There are two arguments that I believe can now be opened for discussion, now that enough time has passed:
1. Trent Richardson’s lack of success in the NFL created a ripple effect which led to teams turning away from spending top ten draft picks on running backs.
2. Ezekiel Elliott falling at number four in the 2016 draft and his immediate on-field success resulted in the reversing of the trend set by Richardson.
Below is a list showing all top ten-drafted running backs since 2005:
Ronnie Brown (2005, 2nd)
Cedric Benson (2005, 4th)
Cadillac Williams (2005, 5th)
Reggie Bush (2006, 2nd)
Adrian Peterson (2007, 7th)
Darren McFadden (2008, 4th)
CJ Spiller (2010, 9th)
Mark Ingram (2011, 1st)
Trent Richardson (2012, 3rd)
I won’t go into great detail about Richardson’s NFL career. If you don’t know, just understand that it was short and not quite Hall of Fame worthy.
The 2013 and 2014 seasons would see no running backs drafted in the first rounds, much less in the top ten. However, talents like Le’Veon Bell, Giovani Bernard, Eddie Lacy, and Carlos Hyde end up being overlooked and taken in the second rounds. From 2012 to 2015, 10(!) running backs are drafted in the second round, with only two going in the first in that three-year stretch. The next running backs to be drafted anywhere near where Richardson landed would be three years later in 2015, when Todd Gurley and Melvin Gordon go 10th and 15th, respectively. Both were considered transcendent talents, capable of going anywhere on the board in the top ten that year- we all know how good Gurley has been since then. So why does it seem like they slipped, when so many teams that drafted 1-9 that year lacked talent at the position? We don’t see a RB go in the top ten until 2016, and it is then that we witness an interesting and rapid shift in the RB draft trend:
Ezekiel Elliott (2016, 4th)
Leonard Fournette (2017, 4th)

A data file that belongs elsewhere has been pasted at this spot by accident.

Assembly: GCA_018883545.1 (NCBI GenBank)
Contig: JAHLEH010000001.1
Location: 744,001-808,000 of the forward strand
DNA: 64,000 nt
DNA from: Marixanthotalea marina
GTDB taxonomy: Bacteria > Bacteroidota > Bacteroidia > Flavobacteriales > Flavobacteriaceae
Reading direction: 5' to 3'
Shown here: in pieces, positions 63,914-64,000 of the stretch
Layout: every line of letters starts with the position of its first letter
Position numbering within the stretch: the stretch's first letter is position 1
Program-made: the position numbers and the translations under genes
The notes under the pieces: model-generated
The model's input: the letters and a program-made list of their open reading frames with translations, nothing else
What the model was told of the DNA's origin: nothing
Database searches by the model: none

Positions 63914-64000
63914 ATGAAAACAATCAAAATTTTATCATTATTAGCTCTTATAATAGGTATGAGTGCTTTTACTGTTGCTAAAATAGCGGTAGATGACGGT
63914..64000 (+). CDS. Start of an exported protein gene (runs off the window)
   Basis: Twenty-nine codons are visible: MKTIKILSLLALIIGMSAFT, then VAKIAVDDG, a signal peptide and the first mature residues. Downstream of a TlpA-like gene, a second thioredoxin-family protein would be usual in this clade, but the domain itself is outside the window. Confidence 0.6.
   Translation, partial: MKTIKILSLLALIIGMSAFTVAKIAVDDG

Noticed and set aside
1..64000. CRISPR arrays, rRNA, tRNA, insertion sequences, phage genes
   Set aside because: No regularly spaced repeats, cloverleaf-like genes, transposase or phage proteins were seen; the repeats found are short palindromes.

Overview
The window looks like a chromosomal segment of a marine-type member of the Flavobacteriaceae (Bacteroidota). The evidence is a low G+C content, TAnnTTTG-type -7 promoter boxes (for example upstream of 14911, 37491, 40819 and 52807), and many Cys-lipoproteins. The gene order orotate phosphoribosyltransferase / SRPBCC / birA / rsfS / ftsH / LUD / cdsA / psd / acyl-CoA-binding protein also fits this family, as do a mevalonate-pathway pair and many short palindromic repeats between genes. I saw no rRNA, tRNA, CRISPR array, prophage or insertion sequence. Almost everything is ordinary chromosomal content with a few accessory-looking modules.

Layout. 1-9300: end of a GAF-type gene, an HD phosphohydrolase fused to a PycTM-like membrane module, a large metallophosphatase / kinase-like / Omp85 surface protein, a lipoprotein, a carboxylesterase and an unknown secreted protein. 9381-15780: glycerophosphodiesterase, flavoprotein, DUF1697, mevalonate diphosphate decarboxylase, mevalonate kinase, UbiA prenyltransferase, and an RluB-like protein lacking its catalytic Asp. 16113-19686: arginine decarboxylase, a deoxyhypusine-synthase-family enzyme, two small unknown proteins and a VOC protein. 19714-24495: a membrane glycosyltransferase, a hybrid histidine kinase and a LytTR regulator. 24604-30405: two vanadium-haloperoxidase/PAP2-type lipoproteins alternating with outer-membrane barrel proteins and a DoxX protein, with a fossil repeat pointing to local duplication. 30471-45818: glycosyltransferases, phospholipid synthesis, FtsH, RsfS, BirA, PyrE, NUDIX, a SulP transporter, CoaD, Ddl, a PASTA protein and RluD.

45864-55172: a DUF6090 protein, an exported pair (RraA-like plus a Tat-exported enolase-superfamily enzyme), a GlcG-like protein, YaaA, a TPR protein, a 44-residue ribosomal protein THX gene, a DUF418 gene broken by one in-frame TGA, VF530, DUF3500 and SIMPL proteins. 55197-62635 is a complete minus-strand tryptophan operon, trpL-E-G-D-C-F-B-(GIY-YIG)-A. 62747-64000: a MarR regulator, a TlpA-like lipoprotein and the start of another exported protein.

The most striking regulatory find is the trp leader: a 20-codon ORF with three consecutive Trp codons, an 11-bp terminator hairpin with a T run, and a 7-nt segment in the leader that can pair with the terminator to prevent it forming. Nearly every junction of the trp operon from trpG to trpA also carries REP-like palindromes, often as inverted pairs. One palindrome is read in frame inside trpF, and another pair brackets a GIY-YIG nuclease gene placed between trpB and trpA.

Christian McCaffrey (2017, 8th)
Saquon Barkley (2018, 2nd)
Elliott would be the first back drafted inside of the top ten since Richardson, and there has been at least one drafted every year in the top ten since. And even though it seems suspect that I wouldn’t count Gurley here even though he was taken at ten, my argument is that I believe Gurley could have (and should have) gone off the board much earlier than he had.
Running back Renaissance?
Given their history as a run-first offense and their need at the position at the time, it shouldn’t come as a surprise that Dallas would be the team to break the status quo and take Elliott at four. But I would also argue that as a result of his drafting and the amount of success he has found on the field since, that the league has taken notice and we are beginning to witness a shift back towards a more balanced offensive attack within the NFL. Both the Panthers and Jags took a significant step forward with the drafting of McCaffrey and Fournette, and even though I lose sleep over it, I expect the Giants to win many games off the back of Saquon Barkley as well. Only more time will show whether or not this argument has any real legs to run, but for now I’d say we can credit the Cowboys with starting the running back renaissance we have witnessed in the NFL over the past few years.
Ironically enough, given this argument I’d say Barkley (and as a result, Gurley as well) owes the Cowboys a big thank you for that fat guaranteed contract he just signed, because the league would be burning to the ground if a RB drafted anywhere outside of the top ten signed for that much as a rookie.
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